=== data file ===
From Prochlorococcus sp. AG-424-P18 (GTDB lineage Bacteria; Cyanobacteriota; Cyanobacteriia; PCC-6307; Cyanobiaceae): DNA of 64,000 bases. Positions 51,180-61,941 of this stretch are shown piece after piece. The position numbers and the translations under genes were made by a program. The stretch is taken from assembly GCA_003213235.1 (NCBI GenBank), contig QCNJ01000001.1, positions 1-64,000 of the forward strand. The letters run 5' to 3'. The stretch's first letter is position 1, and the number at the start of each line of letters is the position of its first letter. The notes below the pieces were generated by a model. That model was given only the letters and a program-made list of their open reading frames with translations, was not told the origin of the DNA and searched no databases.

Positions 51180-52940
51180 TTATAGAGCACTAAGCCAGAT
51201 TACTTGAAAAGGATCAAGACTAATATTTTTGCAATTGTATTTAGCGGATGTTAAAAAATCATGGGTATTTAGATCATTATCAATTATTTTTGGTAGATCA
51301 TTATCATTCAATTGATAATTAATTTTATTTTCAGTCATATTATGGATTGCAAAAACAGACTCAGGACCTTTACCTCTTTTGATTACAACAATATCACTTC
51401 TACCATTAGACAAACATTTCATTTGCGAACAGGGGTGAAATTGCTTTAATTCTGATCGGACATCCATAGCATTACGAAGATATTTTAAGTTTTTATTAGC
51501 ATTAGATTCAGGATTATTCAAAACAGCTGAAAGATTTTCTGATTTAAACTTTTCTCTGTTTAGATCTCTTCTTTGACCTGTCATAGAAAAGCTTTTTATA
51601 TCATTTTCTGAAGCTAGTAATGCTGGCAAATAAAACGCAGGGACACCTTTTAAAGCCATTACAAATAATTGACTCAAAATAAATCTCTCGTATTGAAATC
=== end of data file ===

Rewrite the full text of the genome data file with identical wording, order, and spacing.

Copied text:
From Prochlorococcus sp. AG-424-P18 (GTDB lineage Bacteria; Cyanobacteriota; Cyanobacteriia; PCC-6307; Cyanobiaceae): DNA of 64,000 bases. Positions 51,180-61,941 of this stretch are shown piece after piece. The position numbers and the translations under genes were made by a program. The stretch is taken from assembly GCA_003213235.1 (NCBI GenBank), contig QCNJ01000001.1, positions 1-64,000 of the forward strand. The letters run 5' to 3'. The stretch's first letter is position 1, and the number at the start of each line of letters is the position of its first letter. The notes below the pieces were generated by a model. That model was given only the letters and a program-made list of their open reading frames with translations, was not told the origin of the DNA and searched no databases.

Positions 51180-52940
51180 TTATAGAGCACTAAGCCAGAT
51201 TACTTGAAAAGGATCAAGACTAATATTTTTGCAATTGTATTTAGCGGATGTTAAAAAATCATGGGTATTTAGATCATTATCAATTATTTTTGGTAGATCA
51301 TTATCATTCAATTGATAATTAATTTTATTTTCAGTCATATTATGGATTGCAAAAACAGACTCAGGACCTTTACCTCTTTTGATTACAACAATATCACTTC
51401 TACCATTAGACAAACATTTCATTTGCGAACAGGGGTGAAATTGCTTTAATTCTGATCGGACATCCATAGCATTACGAAGATATTTTAAGTTTTTATTAGC
51501 ATTAGATTCAGGATTATTCAAAACAGCTGAAAGATTTTCTGATTTAAACTTTTCTCTGTTTAGATCTCTTCTTTGACCTGTCATAGAAAAGCTTTTTATA
51601 TCATTTTCTGAAGCTAGTAATGCTGGCAAATAAAACGCAGGGACACCTTTTAAAGCCATTACAAATAATTGACTCAAAATAAATCTCTCGTATTGAAATC